Willow family (Salicaceae)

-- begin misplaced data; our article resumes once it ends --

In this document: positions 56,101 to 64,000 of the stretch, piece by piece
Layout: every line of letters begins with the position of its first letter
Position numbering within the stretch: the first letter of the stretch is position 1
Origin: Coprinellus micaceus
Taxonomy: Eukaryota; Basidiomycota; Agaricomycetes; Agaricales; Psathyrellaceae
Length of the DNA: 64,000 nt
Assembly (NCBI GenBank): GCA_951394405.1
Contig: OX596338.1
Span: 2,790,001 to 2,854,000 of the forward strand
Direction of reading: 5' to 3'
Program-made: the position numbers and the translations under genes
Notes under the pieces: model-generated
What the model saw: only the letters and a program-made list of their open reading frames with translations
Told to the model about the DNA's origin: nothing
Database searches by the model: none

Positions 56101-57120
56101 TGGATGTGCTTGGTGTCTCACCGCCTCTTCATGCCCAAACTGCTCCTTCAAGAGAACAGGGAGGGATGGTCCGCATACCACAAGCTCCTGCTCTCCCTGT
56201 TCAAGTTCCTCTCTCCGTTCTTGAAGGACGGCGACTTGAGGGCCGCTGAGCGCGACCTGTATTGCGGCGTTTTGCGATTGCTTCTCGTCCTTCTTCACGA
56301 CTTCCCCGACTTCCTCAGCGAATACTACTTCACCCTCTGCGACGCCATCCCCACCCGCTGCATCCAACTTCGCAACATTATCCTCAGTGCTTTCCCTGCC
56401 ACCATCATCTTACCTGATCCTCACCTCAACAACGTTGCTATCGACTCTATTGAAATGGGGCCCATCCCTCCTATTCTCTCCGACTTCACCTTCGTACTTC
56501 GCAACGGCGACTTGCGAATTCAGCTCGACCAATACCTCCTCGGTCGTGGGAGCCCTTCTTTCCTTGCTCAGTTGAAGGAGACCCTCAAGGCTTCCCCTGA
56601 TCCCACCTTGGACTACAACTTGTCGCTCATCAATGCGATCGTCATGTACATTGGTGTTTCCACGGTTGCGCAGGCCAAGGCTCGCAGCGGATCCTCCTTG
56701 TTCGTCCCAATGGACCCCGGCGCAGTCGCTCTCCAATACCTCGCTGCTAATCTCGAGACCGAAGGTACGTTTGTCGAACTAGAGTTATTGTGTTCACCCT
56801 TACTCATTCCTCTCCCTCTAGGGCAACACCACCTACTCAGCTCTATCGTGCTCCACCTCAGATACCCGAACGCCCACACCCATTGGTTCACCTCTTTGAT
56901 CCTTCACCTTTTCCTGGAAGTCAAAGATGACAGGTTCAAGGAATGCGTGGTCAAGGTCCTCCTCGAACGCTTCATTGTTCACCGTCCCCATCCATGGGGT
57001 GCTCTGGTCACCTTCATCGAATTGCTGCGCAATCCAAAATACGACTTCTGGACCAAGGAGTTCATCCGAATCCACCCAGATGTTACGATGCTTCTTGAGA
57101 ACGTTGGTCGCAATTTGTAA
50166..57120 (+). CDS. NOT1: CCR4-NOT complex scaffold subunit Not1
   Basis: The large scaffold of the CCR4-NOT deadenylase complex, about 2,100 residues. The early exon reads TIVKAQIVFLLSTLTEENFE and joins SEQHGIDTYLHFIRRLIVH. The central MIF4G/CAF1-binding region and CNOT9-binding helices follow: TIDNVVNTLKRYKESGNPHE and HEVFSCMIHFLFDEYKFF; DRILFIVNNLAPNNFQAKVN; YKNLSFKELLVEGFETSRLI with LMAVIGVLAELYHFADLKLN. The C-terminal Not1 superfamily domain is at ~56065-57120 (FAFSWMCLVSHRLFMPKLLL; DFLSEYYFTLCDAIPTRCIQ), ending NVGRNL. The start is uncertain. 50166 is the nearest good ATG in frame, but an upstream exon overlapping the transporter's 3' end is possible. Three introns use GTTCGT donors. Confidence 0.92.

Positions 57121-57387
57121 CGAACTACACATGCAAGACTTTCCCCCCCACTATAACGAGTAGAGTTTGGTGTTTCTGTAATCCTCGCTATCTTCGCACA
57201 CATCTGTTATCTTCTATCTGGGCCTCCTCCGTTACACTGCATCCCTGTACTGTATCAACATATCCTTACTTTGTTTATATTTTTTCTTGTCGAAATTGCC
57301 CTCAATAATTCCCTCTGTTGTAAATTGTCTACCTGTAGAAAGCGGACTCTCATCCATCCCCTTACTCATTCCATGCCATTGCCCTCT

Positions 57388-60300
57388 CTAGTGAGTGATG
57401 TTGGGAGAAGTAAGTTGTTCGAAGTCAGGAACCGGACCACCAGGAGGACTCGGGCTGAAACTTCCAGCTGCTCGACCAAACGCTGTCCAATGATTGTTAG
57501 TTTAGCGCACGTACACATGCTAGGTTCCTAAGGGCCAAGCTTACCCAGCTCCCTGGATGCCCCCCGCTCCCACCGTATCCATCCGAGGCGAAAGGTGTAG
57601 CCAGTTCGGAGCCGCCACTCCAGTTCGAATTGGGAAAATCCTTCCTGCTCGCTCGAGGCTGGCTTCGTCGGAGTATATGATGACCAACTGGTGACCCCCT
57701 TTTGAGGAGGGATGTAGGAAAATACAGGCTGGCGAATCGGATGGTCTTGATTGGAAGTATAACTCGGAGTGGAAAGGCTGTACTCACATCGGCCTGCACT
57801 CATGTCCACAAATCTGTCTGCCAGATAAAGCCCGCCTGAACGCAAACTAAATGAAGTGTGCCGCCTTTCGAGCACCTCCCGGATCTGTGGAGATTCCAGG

Description: This native perennial shrub has two growth forms: a small tree up to 20' tall with a trunk up to 6" across, or a thicket of little-branched woody stems up to 6' tall. An older tree develops gray flaking bark on its trunk, while the trunk bark of younger trees is gray and more smooth. Woody branches and slender stems are variably colored, but often gray or yellowish-brown and smooth. The alternate leaves are up to 5" long and 1/3" (1 cm.) across; they are linear in shape and remotely denticulate along their margins (small distinct teeth that are widely spaced). Mature leaves are usually hairless; their upper surfaces are medium green, while their lower surfaces are pale green. At the base of each leaf, there is a short petiole that is hairless and light green. Sandbar Willow is dioecious: male florets and female florets are produced on separate plants in the form of catkins. Whether male or female, a catkin consists of a raceme of florets that are arranged in a spiraling pseudo-whorl. Male catkins are ¾–2" long and narrowly cylindrical in shape; they are erect, ascending, or lean sideways. Each male floret consists of a pair of stamens and a single oblong-oval bract that is deciduous; there are neither petals nor sepals. The lower half of the filaments of the stamens are densely covered with short silky hairs; the anthers of the stamens are bright yellow. The bract is yellow and covered with short silky hairs. Female catkins are 1½–3" long and narrowly cylindrical; they are mostly green while immature, later becoming light brown. Each female floret consist of an ovoid-conic ovary about 5-9 mm. in length and a single oval-oblong bract that is deciduous. Both the ovary and bract are sparsely short-pubescent to hairless. At the apex of each ovary, there is a pair of tiny stigmas. The catkins usually develop at about the same time as the leaves from mid- to late spring. However, some shrubs bloom later during the summer. Each fertile ovary develops into a seed capsule that splits open into 2 parts to release numerous seeds that are minute and hairy. These seeds are distributed by the wind. The root system is branching and woody, often forming underground runners that develop into vegetative offshoots. Colonies of plants are often formed from these vegetative offshoots.